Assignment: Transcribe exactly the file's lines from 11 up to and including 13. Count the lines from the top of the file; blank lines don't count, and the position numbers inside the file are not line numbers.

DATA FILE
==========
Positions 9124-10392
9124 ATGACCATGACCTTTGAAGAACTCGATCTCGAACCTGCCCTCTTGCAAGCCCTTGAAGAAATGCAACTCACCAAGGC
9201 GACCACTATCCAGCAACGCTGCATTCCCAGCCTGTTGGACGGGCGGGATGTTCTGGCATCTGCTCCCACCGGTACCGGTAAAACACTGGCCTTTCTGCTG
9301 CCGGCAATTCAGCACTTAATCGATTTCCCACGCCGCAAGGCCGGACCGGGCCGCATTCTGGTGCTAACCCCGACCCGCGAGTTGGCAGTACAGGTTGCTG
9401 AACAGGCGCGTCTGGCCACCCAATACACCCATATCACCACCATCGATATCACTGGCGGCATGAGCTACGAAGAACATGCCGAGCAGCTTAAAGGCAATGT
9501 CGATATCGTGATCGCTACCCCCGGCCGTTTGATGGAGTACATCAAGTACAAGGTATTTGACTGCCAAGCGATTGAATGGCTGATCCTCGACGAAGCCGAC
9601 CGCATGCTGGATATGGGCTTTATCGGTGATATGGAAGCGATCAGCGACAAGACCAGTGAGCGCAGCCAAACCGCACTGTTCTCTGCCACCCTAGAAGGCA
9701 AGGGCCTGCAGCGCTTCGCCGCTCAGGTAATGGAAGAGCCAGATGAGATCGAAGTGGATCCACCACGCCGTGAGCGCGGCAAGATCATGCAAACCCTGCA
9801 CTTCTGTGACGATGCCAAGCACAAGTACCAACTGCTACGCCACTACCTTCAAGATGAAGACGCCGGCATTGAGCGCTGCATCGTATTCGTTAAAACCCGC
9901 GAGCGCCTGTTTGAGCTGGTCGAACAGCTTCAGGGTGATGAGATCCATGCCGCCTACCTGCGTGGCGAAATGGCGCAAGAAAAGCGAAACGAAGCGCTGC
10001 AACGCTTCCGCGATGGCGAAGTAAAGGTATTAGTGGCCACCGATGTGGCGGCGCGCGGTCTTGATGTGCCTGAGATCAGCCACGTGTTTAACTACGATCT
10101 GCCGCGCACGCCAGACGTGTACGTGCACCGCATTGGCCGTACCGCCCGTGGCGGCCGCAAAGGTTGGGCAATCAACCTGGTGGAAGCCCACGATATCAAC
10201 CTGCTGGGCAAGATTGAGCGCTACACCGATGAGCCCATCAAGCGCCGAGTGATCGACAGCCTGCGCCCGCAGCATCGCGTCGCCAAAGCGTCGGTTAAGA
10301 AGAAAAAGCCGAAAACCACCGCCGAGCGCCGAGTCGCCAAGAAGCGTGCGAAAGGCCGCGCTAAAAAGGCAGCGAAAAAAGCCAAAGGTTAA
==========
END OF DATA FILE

10001 AACGCTTCCGCGATGGCGAAGTAAAGGTATTAGTGGCCACCGATGTGGCGGCGCGCGGTCTTGATGTGCCTGAGATCAGCCACGTGTTTAACTACGATCT
10101 GCCGCGCACGCCAGACGTGTACGTGCACCGCATTGGCCGTACCGCCCGTGGCGGCCGCAAAGGTTGGGCAATCAACCTGGTGGAAGCCCACGATATCAAC
10201 CTGCTGGGCAAGATTGAGCGCTACACCGATGAGCCCATCAAGCGCCGAGTGATCGACAGCCTGCGCCCGCAGCATCGCGTCGCCAAAGCGTCGGTTAAGA